There, the taxpayer, Agnew, purchased a thoroughbred racehorse and sold a syndicate share in another racehorse. The State Board of Equalization assessed a tax on both transactions and the taxpayer unsuccessfully filed for a redetermination. At the conclusion of the administrative proceedings, the Board issued an adverse notice of determination, assessing a use tax of $48,000, plus $64,313.42 accrued interest on the purchase of the thoroughbred horse and a sales tax of $516,750, plus $708,648.86 accrued interest on the sale of the syndicate interest.
Agnew paid the use tax and the accrued interest and filed an action for refund of those sums and a companion action for declaratory relief to compel the Board to immediately return to him the accrued interest of $64,313.42. He also paid the sales tax of $516,750, but not the accrued interest, and filed another action for refund, including a cause of action for a declaration that the Board may not require the payment of interest prior to acting upon a refund request. The Board demurred and “contended that article XIII, section 32 [of the California Constitution] and section 6931 preclude lawsuits which prevent or enjoin the collection of the sales and use taxes, and that exhaustion of administrative remedies was required because a tax refund action is the exclusive means of obtaining judicial review of state tax proceedings․ The Board reasoned that by mandating payment of interest on delinquent taxes in section 6591, the Legislature manifested an intent that interest be part of the tax.” (Agnew v. State Bd. of Equalization, supra, 21 Cal.4th at pp. 316-317, 87 Cal.Rptr.2d 423, 981 P.2d 52, fn. omitted.) The trial court ruled for the Board and declared that the taxpayer must pay the interest as well as the tax before suing for refund. Agnew appealed.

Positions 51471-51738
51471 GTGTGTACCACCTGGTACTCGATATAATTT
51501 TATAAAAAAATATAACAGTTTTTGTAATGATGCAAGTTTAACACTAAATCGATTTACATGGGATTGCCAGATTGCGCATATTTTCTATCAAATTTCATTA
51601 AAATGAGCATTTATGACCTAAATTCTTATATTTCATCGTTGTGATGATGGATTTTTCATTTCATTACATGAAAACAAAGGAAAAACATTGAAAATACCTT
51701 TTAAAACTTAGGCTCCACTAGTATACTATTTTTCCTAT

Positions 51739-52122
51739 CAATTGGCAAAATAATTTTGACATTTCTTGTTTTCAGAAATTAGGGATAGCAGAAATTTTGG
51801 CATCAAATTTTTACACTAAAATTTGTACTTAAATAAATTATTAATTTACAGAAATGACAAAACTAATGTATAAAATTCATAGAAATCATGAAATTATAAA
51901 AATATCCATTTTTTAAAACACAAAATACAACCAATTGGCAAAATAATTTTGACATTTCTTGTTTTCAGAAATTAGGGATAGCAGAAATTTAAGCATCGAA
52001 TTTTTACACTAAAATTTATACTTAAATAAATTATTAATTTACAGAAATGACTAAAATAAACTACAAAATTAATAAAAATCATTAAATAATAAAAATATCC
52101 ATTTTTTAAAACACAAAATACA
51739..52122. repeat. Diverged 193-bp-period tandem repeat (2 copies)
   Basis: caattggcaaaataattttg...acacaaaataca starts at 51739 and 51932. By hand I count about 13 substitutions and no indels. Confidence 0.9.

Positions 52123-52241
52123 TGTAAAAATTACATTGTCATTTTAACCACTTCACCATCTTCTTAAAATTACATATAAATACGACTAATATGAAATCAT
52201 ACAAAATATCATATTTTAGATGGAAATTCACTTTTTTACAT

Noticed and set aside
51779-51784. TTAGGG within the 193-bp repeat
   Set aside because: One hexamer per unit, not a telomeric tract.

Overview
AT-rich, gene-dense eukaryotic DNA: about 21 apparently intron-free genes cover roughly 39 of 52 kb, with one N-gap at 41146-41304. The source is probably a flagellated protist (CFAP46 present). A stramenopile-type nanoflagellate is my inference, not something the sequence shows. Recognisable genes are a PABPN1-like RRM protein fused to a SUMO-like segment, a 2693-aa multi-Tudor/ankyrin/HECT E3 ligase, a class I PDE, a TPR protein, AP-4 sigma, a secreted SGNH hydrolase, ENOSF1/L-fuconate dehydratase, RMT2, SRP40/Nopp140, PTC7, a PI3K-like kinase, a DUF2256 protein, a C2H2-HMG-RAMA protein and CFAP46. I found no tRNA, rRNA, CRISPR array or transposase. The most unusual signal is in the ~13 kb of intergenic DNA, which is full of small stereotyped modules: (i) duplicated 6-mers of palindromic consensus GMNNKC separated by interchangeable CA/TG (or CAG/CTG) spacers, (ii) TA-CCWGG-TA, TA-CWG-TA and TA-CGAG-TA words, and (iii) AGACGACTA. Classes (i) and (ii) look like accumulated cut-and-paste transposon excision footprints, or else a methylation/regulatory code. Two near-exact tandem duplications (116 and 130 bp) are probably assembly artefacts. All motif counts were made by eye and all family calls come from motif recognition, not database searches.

The Court of Appeal reversed. It held that the action was not one to prevent or enjoin the collection of a tax because the taxes had been paid, and the taxpayer is not obligated to prepay the interest because it does not attach to the tax and cannot be included in the deficiency. The County petitioned for review and the Supreme Court affirmed the Court of Appeal.
The Supreme Court declared that the requirement of paying the tax before filing an administrative claim for refund is mandatory. The only issue presented was whether accrued interest is part of the tax and must be prepaid as a condition to seeking a refund pursuant to section 6591, subdivision (a): “Any person who fails to pay any tax to the state or any amount of tax required to be collected and paid to the state ․ within the time required shall pay a penalty of 10 percent of the tax or amount of the tax, in addition to the tax or amount of tax, plus interest at the modified adjusted rate per month, or fraction thereof, established pursuant to Section 6591.5, from the date on which the tax or the amount of tax required to be collected became due and payable to the state until the date of payment.” (Agnew v. State Bd. of Equalization supra, 21 Cal.4th at p. 317, fn. 4, 87 Cal.Rptr.2d 423, 981 P.2d 52, italics added.)